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Ultimate Rides: Go France

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By the time ASO announces the Tour route in October, operators are in an all-out race to book rooms around the race. Photo: Trek Travel

Tours de Tannin

France is a particularly ideal “bike n’ wine” destination because its best fruit often comes from hilly areas that make for excellent cycling. From well-known meccas like Bordeaux, to sharing a bottle over lunch with a local producer in Alsace, Provence, or the Rhône Valley, these wine-tour picks will leave you thirsty for more.

ExperiencePlus Alsace: ExperiencePlus runs a 10-day “Cycling the Vineyards of Alsace” package that straddles France’s eastern border with Germany. Alsace is an up and coming cycling region that’s also gaining popularity for its unique gastronomic fusion (German and French) and for consistently producing some of the world’s best white wines. Tour Manager Jonathan Hancock says, “every meal on this tour includes local white wines, and though our primary focus is cycling from village to village, we also stop in several wineries along the route.” $$$
www.experienceplus.com

Cyclomundo Self-Guided Alsace: French-born Bruno Toutain from Cyclomundo knows his Alsace whites, but he wants you to discover them on your own — without a guide. His self-guided, seven-day “Alsace Tour for Avid Cyclists” spins along the region’s La Route du Vin and allows riders the freedom to go at their own cadence while following a carefully researched tour plan. Bruno will pre-book accommodations in two- and three-star properties, arrange transportation, and provide GPS support and detailed maps.

Peter and Nancy Martin had ridden with Cyclomundo for four years as of 2011: “Alsace is a wonderful opportunity to see a French region with German flavor. It was so relaxing to ride along the canals, seeing the swans, the storks, and pretty villages. Strasbourg may be our favorite city in France — not overwhelming like Paris, but with great culture and history.” $
www.cyclomundo.com

Insider Wine Tours: Former bike tour guide John Giebler wisely states that the good news and the bad news is one and the same: “To really get a handle on wine, you’ve got to taste a lot of it. And that can be a problem for cycling.” So he founded Insider Wine Tours, a cycling-free wine tour company. His Provence and Rhône Valley trip kicks off in Lyon, the culinary capital of France, winds south through the birthplace of Syrah, and finishes in Avignon. The trip visits three to four wineries per day and lunches are with local experts. $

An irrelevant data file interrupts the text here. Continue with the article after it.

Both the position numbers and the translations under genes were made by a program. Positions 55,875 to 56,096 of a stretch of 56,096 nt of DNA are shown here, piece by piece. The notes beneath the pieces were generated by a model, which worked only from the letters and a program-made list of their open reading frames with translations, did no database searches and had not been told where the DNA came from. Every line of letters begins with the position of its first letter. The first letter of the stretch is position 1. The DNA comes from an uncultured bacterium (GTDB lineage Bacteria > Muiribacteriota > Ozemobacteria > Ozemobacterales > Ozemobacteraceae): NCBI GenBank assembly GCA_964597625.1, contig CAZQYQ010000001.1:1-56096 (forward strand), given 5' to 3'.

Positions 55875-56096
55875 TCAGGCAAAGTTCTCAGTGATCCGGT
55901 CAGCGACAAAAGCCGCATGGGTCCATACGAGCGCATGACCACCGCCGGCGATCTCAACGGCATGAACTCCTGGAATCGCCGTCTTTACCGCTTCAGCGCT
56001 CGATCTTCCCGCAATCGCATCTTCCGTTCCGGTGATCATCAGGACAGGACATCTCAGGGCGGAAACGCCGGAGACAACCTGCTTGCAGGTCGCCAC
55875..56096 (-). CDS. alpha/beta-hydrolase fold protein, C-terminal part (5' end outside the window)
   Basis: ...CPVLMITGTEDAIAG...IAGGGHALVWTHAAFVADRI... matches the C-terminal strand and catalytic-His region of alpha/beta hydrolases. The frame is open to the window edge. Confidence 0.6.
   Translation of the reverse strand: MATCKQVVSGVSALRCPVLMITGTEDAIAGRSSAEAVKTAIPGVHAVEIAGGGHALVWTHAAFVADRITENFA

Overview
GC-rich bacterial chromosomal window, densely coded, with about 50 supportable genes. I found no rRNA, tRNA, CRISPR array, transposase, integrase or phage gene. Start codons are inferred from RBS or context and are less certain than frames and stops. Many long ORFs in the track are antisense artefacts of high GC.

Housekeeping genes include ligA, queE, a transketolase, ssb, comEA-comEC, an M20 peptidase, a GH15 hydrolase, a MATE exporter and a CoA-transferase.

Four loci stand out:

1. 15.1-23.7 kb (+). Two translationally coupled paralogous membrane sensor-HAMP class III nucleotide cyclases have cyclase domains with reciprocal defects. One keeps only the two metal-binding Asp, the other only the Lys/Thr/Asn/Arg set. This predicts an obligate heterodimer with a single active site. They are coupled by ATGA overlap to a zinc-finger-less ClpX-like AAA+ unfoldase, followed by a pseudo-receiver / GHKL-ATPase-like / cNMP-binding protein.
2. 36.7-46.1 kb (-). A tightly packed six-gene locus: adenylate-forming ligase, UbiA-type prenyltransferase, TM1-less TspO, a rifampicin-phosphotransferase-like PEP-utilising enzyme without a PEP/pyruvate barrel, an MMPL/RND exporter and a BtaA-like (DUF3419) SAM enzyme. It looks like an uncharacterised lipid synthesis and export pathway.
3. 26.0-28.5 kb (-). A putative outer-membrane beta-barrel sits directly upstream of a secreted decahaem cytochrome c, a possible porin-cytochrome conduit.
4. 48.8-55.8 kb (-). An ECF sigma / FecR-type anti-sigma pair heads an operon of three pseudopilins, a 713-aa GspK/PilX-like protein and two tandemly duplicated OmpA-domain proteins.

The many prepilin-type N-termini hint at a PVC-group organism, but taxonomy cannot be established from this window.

www.insiderwinetours.com

REI Provence Cycling: Take a recovery day from John Giebler’s wine tour and then link up with REI’s Provence Cycling trip in Avignon, and let tasting take a backseat to learning about the region’s Roman architecture and history while pedaling through limestone mountains, pine and oak forests, and fields of sunflowers. $
www.rei.com/adventures

Wine corks & missed connections

She was French but the rear hub was Italian.

I could tell by its un-muffled clatter as she wheeled her bicycle onto the train. We were sitting next to each other on a regional coach bound for Paris with my folding bike tucked between the seats. Cycling was our icebreaker. Over a bottle of red, conversation eventually shifted to steak tartar, print versus e-books, and the decisive moment for making a perfect photo. Vibe was happening.

Somewhere in eastern France there was a mechanical failure — a hiccupping of gears. We were told to quickly change trains at the next station. Two conductors insisted on carrying her bike and luggage. She offered to stay behind and help with my panniers. I mulishly declined. “Then I will save you a seat. No?” she replied. Her legs looked like the skyscrapers of Dubai as she walked away. I gave in to fantasy. That afternoon, we would pedal to her favorite crêpe stand in Montparnasse. That evening, we would lose ourselves in Belleville’s gallery district. Later, our trans-Atlantic genetic tinkering would produce offspring the likes of whom the cycling world had never seen.

My daydream was interrupted by two substantial flights of stairs. The effort required to descend and climb was further doubled since I had to haul my bicycle and bags on separate trips. By the time I reached the departure platform, my train was already in motion. I hurried down the track. She saved me a seat in the last row of car number seven. I know because I saw her through the window there. Her left hand was pressed against the glass while her right hand waved goodbye. The train trundled on. I never even knew her name — but I still have the cork from that bottle of red. —GREGG BLEAKNEY

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